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What remainder is obtained when the smallest prime number greater than n divides n# ? In other words how do we express n# by Euclid's Division Lemma when the divisor is the smallest prime number greater than n ?

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    $\begingroup$ what do you mean by "n#" ? $\endgroup$
    – supinf
    Commented May 30, 2015 at 14:33
  • $\begingroup$ If $n$ is not a prime, $n$# is defined as $p$#, where $p$ is the largest prime not exceeding $n$. $\endgroup$
    – Peter
    Commented May 30, 2015 at 15:07

1 Answer 1

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PARI/GP gives the following output :

? for(k=1,50,p=prod(j=1,k,prime(j));q=prime(k+1);print(k,"  ",q,"   ",component(
Mod(p,q),2)))
1  3   2
2  5   1
3  7   2
4  11   1
5  13   9
6  17   8
7  19   18
8  23   15
9  29   17
10  31   19
11  37   11
12  41   6
13  43   26
14  47   35
15  53   27
16  59   15
17  61   55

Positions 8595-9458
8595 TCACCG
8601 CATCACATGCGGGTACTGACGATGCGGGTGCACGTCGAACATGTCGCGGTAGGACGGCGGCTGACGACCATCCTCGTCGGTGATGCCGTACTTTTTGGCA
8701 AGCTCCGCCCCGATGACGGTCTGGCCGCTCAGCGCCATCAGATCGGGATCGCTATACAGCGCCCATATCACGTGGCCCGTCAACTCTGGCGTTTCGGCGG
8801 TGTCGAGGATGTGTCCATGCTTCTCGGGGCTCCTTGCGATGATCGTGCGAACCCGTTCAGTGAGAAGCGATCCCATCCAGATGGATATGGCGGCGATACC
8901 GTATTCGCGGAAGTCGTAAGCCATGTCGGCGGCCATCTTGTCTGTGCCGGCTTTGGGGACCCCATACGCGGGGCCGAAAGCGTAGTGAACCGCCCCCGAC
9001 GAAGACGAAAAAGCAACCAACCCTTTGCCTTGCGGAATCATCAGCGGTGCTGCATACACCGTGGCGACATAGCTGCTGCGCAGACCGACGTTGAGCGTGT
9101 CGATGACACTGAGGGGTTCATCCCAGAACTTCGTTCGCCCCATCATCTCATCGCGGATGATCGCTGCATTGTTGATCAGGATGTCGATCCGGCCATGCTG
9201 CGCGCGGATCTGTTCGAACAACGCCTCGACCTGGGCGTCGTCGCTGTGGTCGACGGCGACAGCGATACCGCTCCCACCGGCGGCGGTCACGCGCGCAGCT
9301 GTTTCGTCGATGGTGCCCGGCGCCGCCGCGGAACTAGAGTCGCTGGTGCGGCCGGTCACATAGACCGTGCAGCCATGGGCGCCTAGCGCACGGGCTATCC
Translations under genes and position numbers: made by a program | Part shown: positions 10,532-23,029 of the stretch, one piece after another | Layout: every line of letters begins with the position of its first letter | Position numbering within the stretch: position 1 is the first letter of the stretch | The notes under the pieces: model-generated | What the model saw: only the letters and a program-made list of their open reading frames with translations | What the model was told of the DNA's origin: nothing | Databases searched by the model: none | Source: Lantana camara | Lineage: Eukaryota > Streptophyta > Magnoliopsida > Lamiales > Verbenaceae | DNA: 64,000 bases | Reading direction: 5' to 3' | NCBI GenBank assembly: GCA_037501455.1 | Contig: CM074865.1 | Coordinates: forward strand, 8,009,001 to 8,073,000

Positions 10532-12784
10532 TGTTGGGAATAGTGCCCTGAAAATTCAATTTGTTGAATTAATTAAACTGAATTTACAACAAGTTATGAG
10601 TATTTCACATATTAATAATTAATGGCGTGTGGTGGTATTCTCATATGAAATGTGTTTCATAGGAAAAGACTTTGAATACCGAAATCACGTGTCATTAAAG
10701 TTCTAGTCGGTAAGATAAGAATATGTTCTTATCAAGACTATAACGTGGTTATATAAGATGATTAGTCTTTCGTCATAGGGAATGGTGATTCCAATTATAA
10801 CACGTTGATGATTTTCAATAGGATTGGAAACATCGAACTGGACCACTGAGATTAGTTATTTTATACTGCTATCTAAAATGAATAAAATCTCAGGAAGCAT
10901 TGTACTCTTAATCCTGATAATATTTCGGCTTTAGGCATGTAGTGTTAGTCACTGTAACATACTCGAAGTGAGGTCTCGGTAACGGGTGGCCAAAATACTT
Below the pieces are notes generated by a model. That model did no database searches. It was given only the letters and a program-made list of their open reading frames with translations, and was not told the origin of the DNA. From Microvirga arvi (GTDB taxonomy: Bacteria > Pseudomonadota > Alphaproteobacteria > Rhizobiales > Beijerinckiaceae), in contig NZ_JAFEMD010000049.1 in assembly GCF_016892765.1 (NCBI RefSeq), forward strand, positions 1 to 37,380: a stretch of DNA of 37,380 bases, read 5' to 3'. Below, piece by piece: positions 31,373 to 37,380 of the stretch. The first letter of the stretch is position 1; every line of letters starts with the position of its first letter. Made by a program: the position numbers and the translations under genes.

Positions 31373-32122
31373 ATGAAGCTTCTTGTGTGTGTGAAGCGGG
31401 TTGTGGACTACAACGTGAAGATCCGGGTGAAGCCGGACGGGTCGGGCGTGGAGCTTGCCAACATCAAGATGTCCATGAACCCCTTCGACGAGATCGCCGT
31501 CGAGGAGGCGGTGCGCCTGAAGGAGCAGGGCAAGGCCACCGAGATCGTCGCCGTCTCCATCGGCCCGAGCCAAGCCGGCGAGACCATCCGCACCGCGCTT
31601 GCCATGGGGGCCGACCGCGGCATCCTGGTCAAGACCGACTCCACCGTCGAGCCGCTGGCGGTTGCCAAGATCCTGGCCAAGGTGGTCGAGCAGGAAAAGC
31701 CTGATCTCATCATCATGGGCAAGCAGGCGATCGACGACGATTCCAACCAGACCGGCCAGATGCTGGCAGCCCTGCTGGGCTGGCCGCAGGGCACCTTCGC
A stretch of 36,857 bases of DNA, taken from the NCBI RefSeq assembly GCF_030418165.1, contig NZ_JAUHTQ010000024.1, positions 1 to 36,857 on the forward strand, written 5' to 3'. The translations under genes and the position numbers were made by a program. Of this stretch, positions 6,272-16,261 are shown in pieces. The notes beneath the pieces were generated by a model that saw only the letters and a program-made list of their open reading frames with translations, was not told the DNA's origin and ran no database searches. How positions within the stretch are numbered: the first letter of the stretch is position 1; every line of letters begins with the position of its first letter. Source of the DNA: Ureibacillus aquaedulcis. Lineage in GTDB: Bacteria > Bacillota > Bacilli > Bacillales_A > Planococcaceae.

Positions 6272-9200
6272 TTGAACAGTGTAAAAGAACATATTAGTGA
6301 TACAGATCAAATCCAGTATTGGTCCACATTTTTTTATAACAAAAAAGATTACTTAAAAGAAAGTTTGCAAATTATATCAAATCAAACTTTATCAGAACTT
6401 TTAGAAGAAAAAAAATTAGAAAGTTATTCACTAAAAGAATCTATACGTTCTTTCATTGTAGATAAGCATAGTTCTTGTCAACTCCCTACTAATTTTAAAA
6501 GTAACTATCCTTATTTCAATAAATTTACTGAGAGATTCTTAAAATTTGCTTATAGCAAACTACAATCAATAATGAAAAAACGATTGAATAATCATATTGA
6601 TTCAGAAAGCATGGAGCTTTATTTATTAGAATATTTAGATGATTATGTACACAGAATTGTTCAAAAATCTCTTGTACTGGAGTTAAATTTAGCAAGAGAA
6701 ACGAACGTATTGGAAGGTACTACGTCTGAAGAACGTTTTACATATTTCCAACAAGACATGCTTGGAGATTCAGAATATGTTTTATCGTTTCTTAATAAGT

18  67   30
19  71   24
20  73   28
21  79   4
22  83   47
23  89   56
24  97   28
25  101   28
26  103   75
27  107   25
28  109   105
29  113   30
30  127   9
31  131   52
32  137   111
33  139   89
34  149   46
35  151   132
36  157   53
37  163   97
38  167   104
39  173   106
40  179   42
41  181   94
42  191   158
43  193   184
44  197   155
45  199   5
46  211   6
47  223   45
48  227   87
49  229   78
50  233   86

The first column of this table is the number of primes in $p$# $ \ :=\ 2 \times 3 \times 5 \times 7 \times ... \times p$. The product runs until the $k$-th prime, which is $p$.

The second column gives $q$, which is the smallest prime greater than $p$ (the $k+1$-th prime).

The third column gives the value of $p$# $\ modulo\ q$

I cannot see any pattern in the last column.

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